When it comes to academic writing, many of my students find it difficult to get used to writing essays because they have not had much writing practice in school, either in English or in their first language. Even if they have had some experience writing short “compositions”, they often don’t know how to organise a piece of writing effectively. It’s a challenging job to help them adapt to a completely new set of requirements and in many cases they have to begin by learning how to write a simple paragraph and then build from there. Progress can sometimes be slow but it can also be very rewarding to see students making progress and becoming more confident in expressing their own ideas about the things they are learning. Particularly in my media classes, I very much enjoy reading the short essays that more experienced students write in which they are able to explore issues and present their own arguments about different topics.
For me, the ability to successfully communicate an idea based on well-informed supporting information and using clear, well-organised written language is a very important skill. It’s my job to help students acquire this skill, or to help them develop and improve it, and I think if they can do this in writing, they will also be able to speak more effectively.
SCET: Can you tell us more about your PhD experience? What was your thesis about? How did you like being a student again?
FP: It will not come as a great surprise that my thesis was about writing. To be more precise, it was a qualitative study of 20 first-year students learning how to write at university, and it grew out of my own questions about the difficulties my first-year academic skills students were obviously experiencing with their writing. The chance to work with students closely by observing them and interviewing them over the entire course of their first year was fascinating, and I learnt a great deal that I was able to feed back into my own teaching. However, the work involved in collecting, processing and analysing the data was immense – it took several years to complete.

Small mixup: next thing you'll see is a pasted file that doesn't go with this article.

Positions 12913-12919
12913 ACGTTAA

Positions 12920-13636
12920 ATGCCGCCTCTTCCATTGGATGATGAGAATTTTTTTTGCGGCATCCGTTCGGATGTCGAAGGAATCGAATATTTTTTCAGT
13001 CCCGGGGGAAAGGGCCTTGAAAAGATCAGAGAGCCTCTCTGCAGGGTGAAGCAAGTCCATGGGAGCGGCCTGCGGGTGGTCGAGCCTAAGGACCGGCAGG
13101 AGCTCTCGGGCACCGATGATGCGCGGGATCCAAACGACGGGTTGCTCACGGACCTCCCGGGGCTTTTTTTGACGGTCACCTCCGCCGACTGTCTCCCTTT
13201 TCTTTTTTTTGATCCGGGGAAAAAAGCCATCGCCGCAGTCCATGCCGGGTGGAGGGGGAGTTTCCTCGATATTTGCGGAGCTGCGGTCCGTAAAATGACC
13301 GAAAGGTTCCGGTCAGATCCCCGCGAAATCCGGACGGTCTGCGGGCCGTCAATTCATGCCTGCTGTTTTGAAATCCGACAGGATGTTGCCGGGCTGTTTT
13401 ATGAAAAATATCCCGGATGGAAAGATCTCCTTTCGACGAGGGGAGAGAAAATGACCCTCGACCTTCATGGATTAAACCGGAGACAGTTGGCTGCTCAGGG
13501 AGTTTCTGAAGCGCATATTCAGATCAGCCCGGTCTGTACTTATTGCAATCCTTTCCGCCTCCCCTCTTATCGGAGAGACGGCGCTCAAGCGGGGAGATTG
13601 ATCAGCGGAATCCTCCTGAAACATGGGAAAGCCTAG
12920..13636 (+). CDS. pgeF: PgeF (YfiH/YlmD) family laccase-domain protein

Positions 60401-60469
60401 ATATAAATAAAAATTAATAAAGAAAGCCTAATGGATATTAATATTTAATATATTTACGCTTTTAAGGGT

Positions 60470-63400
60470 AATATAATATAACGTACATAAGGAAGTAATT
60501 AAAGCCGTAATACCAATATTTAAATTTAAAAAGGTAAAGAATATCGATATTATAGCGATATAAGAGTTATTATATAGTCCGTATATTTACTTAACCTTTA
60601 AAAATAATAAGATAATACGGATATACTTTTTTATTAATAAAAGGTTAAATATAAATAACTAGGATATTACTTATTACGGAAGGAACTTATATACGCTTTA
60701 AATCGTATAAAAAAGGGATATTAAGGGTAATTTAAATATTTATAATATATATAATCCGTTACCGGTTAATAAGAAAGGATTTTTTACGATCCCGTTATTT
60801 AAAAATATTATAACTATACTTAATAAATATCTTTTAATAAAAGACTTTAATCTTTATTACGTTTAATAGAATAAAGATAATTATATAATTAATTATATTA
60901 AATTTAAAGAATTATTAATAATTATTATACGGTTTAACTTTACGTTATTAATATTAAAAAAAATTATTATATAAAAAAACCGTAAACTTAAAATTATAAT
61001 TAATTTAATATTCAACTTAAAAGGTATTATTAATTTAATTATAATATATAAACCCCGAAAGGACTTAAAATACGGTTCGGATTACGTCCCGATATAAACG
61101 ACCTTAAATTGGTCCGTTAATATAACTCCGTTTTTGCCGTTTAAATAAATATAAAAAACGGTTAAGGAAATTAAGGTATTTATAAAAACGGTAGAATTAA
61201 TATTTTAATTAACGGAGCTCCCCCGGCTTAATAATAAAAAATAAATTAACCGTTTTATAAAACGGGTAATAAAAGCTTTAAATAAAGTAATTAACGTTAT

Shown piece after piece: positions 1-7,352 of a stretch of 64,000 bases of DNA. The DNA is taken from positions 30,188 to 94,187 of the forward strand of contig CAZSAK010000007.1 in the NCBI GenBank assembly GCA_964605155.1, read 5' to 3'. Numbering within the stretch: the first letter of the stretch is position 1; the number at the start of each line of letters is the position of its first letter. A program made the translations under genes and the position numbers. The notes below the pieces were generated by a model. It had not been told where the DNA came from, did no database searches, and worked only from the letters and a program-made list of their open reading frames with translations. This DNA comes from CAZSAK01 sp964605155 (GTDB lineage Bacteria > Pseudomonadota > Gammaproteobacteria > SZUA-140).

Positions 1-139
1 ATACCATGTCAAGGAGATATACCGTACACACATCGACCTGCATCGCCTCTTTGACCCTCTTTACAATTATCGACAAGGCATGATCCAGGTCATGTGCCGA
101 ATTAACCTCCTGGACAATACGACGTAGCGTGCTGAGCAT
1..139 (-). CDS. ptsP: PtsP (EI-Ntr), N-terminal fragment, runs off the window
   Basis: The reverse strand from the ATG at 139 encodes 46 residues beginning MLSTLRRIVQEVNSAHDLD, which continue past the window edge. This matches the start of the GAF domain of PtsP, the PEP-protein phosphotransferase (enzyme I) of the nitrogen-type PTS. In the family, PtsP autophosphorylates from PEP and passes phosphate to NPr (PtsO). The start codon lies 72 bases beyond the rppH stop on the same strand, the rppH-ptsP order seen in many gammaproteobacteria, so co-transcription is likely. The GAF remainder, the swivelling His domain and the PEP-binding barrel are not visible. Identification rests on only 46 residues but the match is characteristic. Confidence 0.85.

Ironically, perhaps the most difficult part of the whole process was actually writing the thesis. Again, this experience of struggling to organise my thinking about the research results and communicate it clearly in writing while working to an ever more rapidly approaching deadline, also helped me to get a deeper understanding of some of my own students’ difficulties.
As for the experience of being a student again myself, I only really felt this strongly during the obligatory and elective courses at the beginning of the PhD. For these we had to do a lot of reading and then we would discuss it in class. We would also write a paper or do a presentation for each course. It was while I was doing some of these courses that I felt how good it was to be in a classroom as a student again, sharing ideas and engaging in discussion with other students about some fascinating topics. It also gave us the chance to share our worries and wonder about our sanity in trying to do a PhD at all – the kind of shared despair that comes so naturally to students in the education system at many levels. The actual writing of the thesis, though, was quite a lonely experience and much more difficult than anything I remember from my earlier days as an undergraduate. It was a far remove from the sociality of the classroom.
SCET: How does an average day of Frank Prescott look like? Where do you get energy and motivation for all that you are doing?